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Wall Street, the media, investors – they can try to explain Thursday’s action, but Cramer won’t believe any of them.
Stocks staged a comeback in the final hour of trading Thursday following news that the Obama administration is mulling a new plan to subsidize mortgage payments for homeowners in jeopardy. In other words, the market finally got what Treasury Secretary Geithner failed to deliver: Details.
The NCAA is in crisis recovery mode today after it is trying to make up for what appears to have been an unnecessary shot taken at one of its biggest sponsors.
Volume is on the light side; there are not a lot of sellers, just a lack of buyers who are having trouble talking themselves into buying stocks when corporations are coming out with lower first quarter guidance and lower or no guidance for the rest of the year.
Surprise! Retail sales for January, up 1 percent, was significantly stronger than the decline of 0.8 percent expected, particularly after 6 straight months of declines. The main theme remains: 1) lower-than-expected guidance for the first quarter, and 2) almost no visibility beyond that, with many companies simply declining to provide guidance.
The action Thursday is again in Washington. There are several key economic reports early in the day, but traders will also focus on the progress of the economic stimulus package and look for any new details on Treasury Secretary Timothy Geithner's financial bailout plan.
No doubt this market’s bad. But cashing out is not the answer.
In this Web Extra, the traders reveal how they're playing earnings from Aetna, Coca-Cola, and Marriott as well as retail sales and more.
Stocks got a lift from optimism that the government's bank bailout and stimulus plans will help mend the economy, but the question for investors in the coming week is whether the market is getting ahead of itself.
One month into the year, the average dividend yield of the Dow 30 has gone up a bit since 2009 began, but is still down from where it was at the end of November. See how the 30 companies in the Dow compare.
In recent months, Americans have been disappointed and appalled by Wall Street, banks, the big-budget film “Australia,” investment counselors, Detroit, the governors of at least two states, hedge fund managers and even the geese at La Guardia, which used to know better than to interfere with those metal birds they fly among.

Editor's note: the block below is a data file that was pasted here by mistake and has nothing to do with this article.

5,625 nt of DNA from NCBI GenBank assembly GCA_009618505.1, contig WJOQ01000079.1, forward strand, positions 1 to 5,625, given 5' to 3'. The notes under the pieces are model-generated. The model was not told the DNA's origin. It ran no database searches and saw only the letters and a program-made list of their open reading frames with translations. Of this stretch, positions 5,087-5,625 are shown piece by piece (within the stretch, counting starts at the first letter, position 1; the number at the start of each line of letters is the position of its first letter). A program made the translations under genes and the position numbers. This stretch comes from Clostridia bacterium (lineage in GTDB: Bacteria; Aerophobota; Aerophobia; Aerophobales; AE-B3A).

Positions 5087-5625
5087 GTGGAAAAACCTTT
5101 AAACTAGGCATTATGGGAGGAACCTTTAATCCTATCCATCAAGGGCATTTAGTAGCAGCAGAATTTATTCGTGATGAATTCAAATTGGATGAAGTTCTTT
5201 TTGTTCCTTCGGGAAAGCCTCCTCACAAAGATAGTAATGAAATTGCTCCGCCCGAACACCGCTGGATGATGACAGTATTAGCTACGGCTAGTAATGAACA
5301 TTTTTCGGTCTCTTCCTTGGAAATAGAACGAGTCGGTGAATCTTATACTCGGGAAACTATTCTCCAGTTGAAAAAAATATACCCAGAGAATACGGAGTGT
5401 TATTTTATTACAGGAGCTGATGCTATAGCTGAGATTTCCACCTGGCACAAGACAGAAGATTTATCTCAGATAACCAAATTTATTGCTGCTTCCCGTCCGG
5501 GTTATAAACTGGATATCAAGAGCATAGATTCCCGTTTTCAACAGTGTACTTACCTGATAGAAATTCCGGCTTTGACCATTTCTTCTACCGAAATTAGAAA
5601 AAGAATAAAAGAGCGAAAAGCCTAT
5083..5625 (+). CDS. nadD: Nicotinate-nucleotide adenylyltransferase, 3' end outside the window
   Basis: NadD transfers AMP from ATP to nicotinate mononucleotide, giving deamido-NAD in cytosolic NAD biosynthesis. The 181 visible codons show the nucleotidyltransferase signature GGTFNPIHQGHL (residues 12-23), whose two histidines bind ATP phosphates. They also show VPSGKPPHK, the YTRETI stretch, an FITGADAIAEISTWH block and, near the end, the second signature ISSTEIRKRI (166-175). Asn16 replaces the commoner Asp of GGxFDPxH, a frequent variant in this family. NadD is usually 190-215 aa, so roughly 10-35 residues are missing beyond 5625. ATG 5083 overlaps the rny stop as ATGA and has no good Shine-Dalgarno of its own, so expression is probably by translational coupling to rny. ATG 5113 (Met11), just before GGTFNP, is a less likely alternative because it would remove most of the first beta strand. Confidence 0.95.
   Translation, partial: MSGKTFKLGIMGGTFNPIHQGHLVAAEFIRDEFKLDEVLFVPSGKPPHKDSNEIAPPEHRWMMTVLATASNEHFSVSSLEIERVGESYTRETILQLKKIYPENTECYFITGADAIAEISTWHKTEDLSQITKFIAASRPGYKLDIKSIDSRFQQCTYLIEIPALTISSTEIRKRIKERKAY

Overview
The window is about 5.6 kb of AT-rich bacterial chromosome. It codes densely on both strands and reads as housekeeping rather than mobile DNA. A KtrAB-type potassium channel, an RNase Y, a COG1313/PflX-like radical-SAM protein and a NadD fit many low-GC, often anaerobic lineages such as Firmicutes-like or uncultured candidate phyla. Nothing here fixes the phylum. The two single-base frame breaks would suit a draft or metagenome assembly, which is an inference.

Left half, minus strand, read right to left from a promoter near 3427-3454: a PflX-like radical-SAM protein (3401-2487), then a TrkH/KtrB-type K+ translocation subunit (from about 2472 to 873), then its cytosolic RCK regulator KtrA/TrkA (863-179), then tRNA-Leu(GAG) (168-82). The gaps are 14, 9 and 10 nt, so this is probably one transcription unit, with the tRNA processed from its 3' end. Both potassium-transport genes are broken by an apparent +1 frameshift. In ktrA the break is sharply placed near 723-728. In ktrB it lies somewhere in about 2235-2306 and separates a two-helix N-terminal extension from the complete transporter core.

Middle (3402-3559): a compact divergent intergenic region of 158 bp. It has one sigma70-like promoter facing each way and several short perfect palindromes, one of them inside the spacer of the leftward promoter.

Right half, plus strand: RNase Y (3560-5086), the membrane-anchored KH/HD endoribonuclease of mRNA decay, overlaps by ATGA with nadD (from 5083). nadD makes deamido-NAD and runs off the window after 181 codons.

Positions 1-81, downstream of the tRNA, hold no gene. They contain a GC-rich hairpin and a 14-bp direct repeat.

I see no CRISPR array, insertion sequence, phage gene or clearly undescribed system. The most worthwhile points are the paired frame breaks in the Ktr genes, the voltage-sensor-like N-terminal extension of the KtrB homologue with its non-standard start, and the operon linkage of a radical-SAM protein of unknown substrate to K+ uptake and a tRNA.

We are a world that likes to build people up and then is ready to tear them down. When athletes are torn down because of a mistake in their personal life, we only forget thanks to their sporting excellence.
Despite high hopes for President Barack Obama's stimulus package, Thursday's market action proved that investors should still be playing defense.
I've picked my favorite Super Bowl ads, here's your chance to vote for the best commercial.
Despite the downturn in advertising — some experts expect overall ad spending to drop nine percent this year — the biggest ad event of the year is thriving.
Coca-Cola is recreating the famous Mean Joe Greene spot that ran during the Super Bowl 29 years ago. This time the company is using Pittsburgh Steelers safety Troy Polamalu.
Americans love competition and now they're getting a high stakes battle from two of the nation's most loved brands: Coke and Pepsi.
Just days after renewing his public criticism of Warren Buffett's current investment strategy and situation, the well-known short seller Doug Kass is out with a very bearish outlook for Berkshire Hathaway shares. And this time he's not just making a short-term prediction as he did last year when he bet against Berkshire's stock for several months and then covered that bet at a profit. Now, Kass is talking about the "end" of Warren Buffett.
PepsiCo calculated the amount of carbon dioxide emitted to the atmosphere for each half-gallon carton of orange juice, hoping to be able to promote supposedly low-carbon products to consumers anxious about rising global temperatures.